Page  00000181 with very few bins. This is a form of compression that 2.2.3. Crossover helps the GA speed up. This can be seen in fig. 1. The crossover method in Genesynth is perhaps the most complicated. It uses a hierarchical crossover similar to one described by Bently[5], which differs in that it uses allele markers to indicate sections in the chromosome that have a certain history and as such SoundCells with identical markers probably have a similar spectral representation. Crossover is done uniformly, so a digital coin toss is performed to see if a given allele should crossover. Two chromosomes that both contain a SoundCell with the same allele marker will always have its subcomponents crossover with each other. Therefore, the SoundCells' PlaceGenes and NoiseBand will crossover with each other, but as the child SoundCells, having alleles, they will try to find their corresponding matches. In the case of a SoundCell that does not have a matching allele, it is simply copied to the chromosome that wins the coin toss. While crossover is complicated at the complex-object layer, it becomes very simple once it reaches the parameter level, because it can then be treated as a regular linear crossover. When crossing over a parameter a, we generate the crossover from the current partner values a, and a2 by linearly interpolating a random amount toward the partner's value. This technique can be looked at as the analog to bit swapping uniform crossover for our floating-point parameters, since randomly bit swapping two integer bits will generate two numbers somewhere between the originals. 2.2.4. Selection To form the next population of chromosomes, we rank the chromosomes in the current population by score and then assign to each chromosome a probability of selection proportional to its ranking. 2.2.5. Fitness Function The fitness function essentially determines which paths the search should continue to explore. The goal is to compare the input sound to the sound model stored in the chromosome. Ideally, the fitness function should be consistent and efficient. These ideals cannot be easily achieved with the naive method of scoring by comparing the samples of the original to the synthesized - it is not efficient, as synthesizing and comparing each sample takes too long, and it is not consistent, as stochastically synthesized noise bands would yield many different waveforms, and thus scores for the same model. With these considerations in mind, Genesynth's fitness function computes a score by comparing a windowed spectrum estimate of the chromosome with a cached and compressed bins from the STFT of the input. Runs of STFT bins are converted into a bands if they are long enough and are greater than a threshold amplitude A. Within these bands, STFT bins are quantized and grouped into wider bins. The result is that we are able to represent wide bands of noise energy r~*ICA"W~*hs Figure 1. Compression of energy bands from FFT bins There is special case of not compressing bins immediately after a big decibel leap for the purpose of catching sinusoidal peaks, where we need the neighboring bins to "triangulate" where the main lobe's center is. To compare the compressed spectrum to the chromosome, we need a method of estimating the windowed spectrum (including lobes) for a NoiseBand. Then we can compute the score for a frame in a way that resembles SNR: with Score = s /(1 + w) s energy of input satisfied total energy of input (1) w= energy of chromosome not used total energy of input The scoring function rewards Chromosome NoiseBands that overlap input bands. So long as the NoiseBand lobe estimator is defined to be monotonically decreasing as outside of the bandwidth area, the genetic algorithm will use the lobe slope as feelers to slide and fit into spectral hills. This effect can be seen in fig.2. - tiput Band Chromooxme Bwd * Satintled Energy LII i st ed Energy Ense rg~ y ma f requelmoy Figure 2. Comparison of Input and Chromosome The spectral score is then just the average of all frames for the chromosome in question. To encourage efficiency, the chromosome score is finally penalized by a small amount proportional to the number of SoundCells it contains. 181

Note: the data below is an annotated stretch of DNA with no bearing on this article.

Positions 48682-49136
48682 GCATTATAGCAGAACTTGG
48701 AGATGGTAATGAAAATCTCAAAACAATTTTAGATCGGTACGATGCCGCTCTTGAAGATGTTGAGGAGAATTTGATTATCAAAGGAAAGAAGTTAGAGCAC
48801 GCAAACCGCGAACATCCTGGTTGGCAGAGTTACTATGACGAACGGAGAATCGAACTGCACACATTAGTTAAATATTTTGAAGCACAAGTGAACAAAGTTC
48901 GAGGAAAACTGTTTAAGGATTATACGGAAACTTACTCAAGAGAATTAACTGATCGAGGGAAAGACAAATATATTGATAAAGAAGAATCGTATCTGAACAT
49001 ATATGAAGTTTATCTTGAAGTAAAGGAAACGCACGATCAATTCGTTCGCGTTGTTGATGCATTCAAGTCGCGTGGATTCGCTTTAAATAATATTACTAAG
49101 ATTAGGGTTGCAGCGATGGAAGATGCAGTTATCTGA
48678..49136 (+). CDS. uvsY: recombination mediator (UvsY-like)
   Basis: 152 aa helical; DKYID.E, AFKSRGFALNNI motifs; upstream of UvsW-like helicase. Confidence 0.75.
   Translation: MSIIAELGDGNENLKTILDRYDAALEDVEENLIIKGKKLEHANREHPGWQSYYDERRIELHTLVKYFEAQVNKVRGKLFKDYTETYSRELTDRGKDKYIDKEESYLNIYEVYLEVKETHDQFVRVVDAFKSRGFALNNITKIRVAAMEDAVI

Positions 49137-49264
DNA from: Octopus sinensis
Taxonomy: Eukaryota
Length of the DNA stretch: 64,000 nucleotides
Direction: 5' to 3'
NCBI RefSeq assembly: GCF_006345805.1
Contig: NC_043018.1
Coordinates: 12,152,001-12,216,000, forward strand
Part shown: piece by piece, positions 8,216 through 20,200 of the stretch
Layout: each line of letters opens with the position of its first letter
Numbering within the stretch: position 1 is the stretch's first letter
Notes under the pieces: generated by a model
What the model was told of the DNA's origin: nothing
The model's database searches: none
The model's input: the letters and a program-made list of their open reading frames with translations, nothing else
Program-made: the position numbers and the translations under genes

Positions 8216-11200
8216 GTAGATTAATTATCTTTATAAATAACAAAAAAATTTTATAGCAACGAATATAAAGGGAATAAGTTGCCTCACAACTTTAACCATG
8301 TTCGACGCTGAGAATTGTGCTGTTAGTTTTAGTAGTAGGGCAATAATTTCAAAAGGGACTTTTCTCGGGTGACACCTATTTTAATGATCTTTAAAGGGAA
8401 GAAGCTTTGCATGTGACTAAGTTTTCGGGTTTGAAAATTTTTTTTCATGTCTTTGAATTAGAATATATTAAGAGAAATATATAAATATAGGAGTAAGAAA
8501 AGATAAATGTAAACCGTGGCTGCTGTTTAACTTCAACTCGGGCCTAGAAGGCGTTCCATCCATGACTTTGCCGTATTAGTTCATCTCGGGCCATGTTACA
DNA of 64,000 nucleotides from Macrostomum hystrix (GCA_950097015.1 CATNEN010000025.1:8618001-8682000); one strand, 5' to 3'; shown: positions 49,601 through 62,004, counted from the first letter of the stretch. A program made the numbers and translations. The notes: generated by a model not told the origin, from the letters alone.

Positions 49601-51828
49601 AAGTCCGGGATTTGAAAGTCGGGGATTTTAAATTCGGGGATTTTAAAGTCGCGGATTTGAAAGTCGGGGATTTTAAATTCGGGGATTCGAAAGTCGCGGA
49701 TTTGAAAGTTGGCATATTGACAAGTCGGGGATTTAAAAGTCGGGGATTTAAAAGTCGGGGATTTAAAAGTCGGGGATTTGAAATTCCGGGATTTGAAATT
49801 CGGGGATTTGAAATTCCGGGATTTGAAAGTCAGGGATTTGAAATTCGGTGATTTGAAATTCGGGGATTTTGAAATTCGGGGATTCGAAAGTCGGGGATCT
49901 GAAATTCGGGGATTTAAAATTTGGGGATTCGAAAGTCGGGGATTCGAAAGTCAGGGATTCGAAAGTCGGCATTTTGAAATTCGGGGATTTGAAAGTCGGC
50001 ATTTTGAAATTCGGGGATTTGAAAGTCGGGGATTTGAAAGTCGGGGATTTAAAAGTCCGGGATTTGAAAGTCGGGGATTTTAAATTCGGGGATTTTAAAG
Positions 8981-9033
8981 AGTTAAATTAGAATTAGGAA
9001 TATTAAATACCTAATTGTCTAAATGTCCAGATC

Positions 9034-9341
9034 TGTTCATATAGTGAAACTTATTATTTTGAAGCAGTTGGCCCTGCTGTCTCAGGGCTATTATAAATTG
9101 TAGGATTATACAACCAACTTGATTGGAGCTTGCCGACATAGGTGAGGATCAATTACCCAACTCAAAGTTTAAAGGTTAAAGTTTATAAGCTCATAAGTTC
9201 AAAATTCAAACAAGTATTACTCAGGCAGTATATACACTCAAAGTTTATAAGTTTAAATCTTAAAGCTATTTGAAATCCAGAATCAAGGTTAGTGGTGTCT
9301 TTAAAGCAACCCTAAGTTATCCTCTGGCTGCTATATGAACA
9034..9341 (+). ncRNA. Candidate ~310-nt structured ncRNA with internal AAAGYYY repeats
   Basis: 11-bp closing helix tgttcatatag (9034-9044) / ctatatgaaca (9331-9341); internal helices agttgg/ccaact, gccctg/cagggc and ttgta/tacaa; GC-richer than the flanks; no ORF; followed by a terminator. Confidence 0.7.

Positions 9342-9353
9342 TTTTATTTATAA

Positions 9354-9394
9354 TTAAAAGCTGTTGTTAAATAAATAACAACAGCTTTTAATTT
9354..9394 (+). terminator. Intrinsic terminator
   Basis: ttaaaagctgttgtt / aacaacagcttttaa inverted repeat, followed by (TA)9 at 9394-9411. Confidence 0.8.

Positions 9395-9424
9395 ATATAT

Page  00000182 3. SYNTHESIS The NoiseBand represents a band of energy specified by amplitude, bandwidth, and frequency. To synthesize this, we use a stochastically frequency modulated sinusoid. For the kth NoiseBand we can compute the nth sample is as: k(n) = A-cos( 8 (n)) (2) with 0 (0) = c; 0 (n) = 0 (n-1)+ 27rf(n)/SR f(0)= F; f(n) =f(n-1) + [target(n)-J(n-1)]/[r(n)+l] tg) < fa.(n-l) if r(n) > 0 [random((1.0- BW) F, (1.0 + BW) F) otherwise r(0)= 0; The convergence rates for different sounds vary largely based on how dynamic the sounds are, as well as their length. A 3 second bass example was synthesized on Apple PowerBook G4 under 2dB of spectral distortion in 30 minutes, yielding around 20,000 variations. A 7 second thunder sample may take four times longer and still contain artefacts. However, it takes just a few seconds to produce potentially useful sound variations. The running time of the algorithm is improving as development continues. 4.2. Family Tree Each generation (population) created by Genesynth is saved to a text file. After the analysis is over, the user can create a family tree of a specified chromosome, tracing either its best parent or worst parent back to the first generation. The user can then use this list as an instrument, by synthesizing different generations one at a time, or several all together at once. 5. CONCLUSION Genesynth is still under development. An OS X GUI is in development and should help make Genesynth more accessible. The project can be found under SourceForge under the project name Genesynth at rn) r(n-1)-1I [random(0, SR/F) if r(n -1) > 0 otherwise where SR is the sample rate, A, F, and BW are the NoiseBand's amplitude, frequency, and bandwidth parameters, and random(x,y) is a uniformly random value between x and y. This will yield a pure sinusoid if BW is zero and toneless noise if BW equals one. The entire chromosome waveform can then be synthesized as s(n)= ~si(n) (3) 6. REFERENCES 4. MUSICAL RESULTS The main goal of this work is to provide a artistic and musical approach to the analysis/synthesis problem. The following sections describe typical usage of the algorithm to generate creative content. 4.1. Search Variation Trend Instead of using the much faster traditional method of computing the solution directly, we use a GA to search for it. Depending on the input, it can take minutes or hours to find a good solution. The musical benefit of using a search method lies in its automatically generated intermediate solutions. Knowledge in the way these sound models tend to form may provide the user some insight. In the results described below, a generation size of 20 chromosomes was used. The search for any input tends to start with a whitish noise band that quickly shrinks down to a band the width of the spectral range and amplitude envelope of the input within the first 10 to 50 generations. If the input contains narrow bands or sinusoids, this main chunk of noise is quickly broken up into narrow bands that slowly tighten around the peaks. Finally, the frame by frame amplitude differences are sought out. For pitched sounds the algorithm creates variations that bring in partials out of fuzz-like noise that allows the partials to be out of tune without sounding so harsh. For sounds composed of mostly fast changing noise, such as thunder, dynamic wind-like sounds appear. [1] Smith JO, and Serra, X. 'PARSHL: A Program for the Analysis/Synthesis of Inharmonic Sounds Based on a Sinusoidal Representation", Proceedings of the International Computer Music Conference, 1987. [2] McAulay, R. J., and T. F. Quatieri, "Speech Analysis/Synthesis Based on a Sinusoidal Representation," IEEE Trans. Acoustics, Speech, and Signal Processing, Vol. 34, No. 4, pp. 744-754, 1986. [3] Serra, X. "Musical Sound Modeling with Sinusoids plus Noise". G. D. Poli and others (eds.), Musical Signal Processing, Swets & Zeitlinger Publishers, 1997. [4] Pampin, J. "ATS: a Lisp Environment for Spectral Modeling" Proceedings of the International Computer Music Conference, Beijing, 1999 [5] Fitz, K., Haken, L., Lefvert, S., and O'Donnel, M. "Sound Morphing using Loris and the Reassigned Bandwdith-Enhanced Additive Sound Model: Practice and Applications", Proceedings of the International Computer Music Conference, Gotenborg, Sweden, 2002 [6] Dahlstedt, P. "Sounds Unheard Of" Ph. D. Dissertation, Chalmers University of Technology. 2004 [7] Homer, A., "Wavetable Matching Synthesis of Dynamic Instruments with Genetic Algorithms," Journal of the Audio Engineering Society, 43(11), 916-931, 1995 182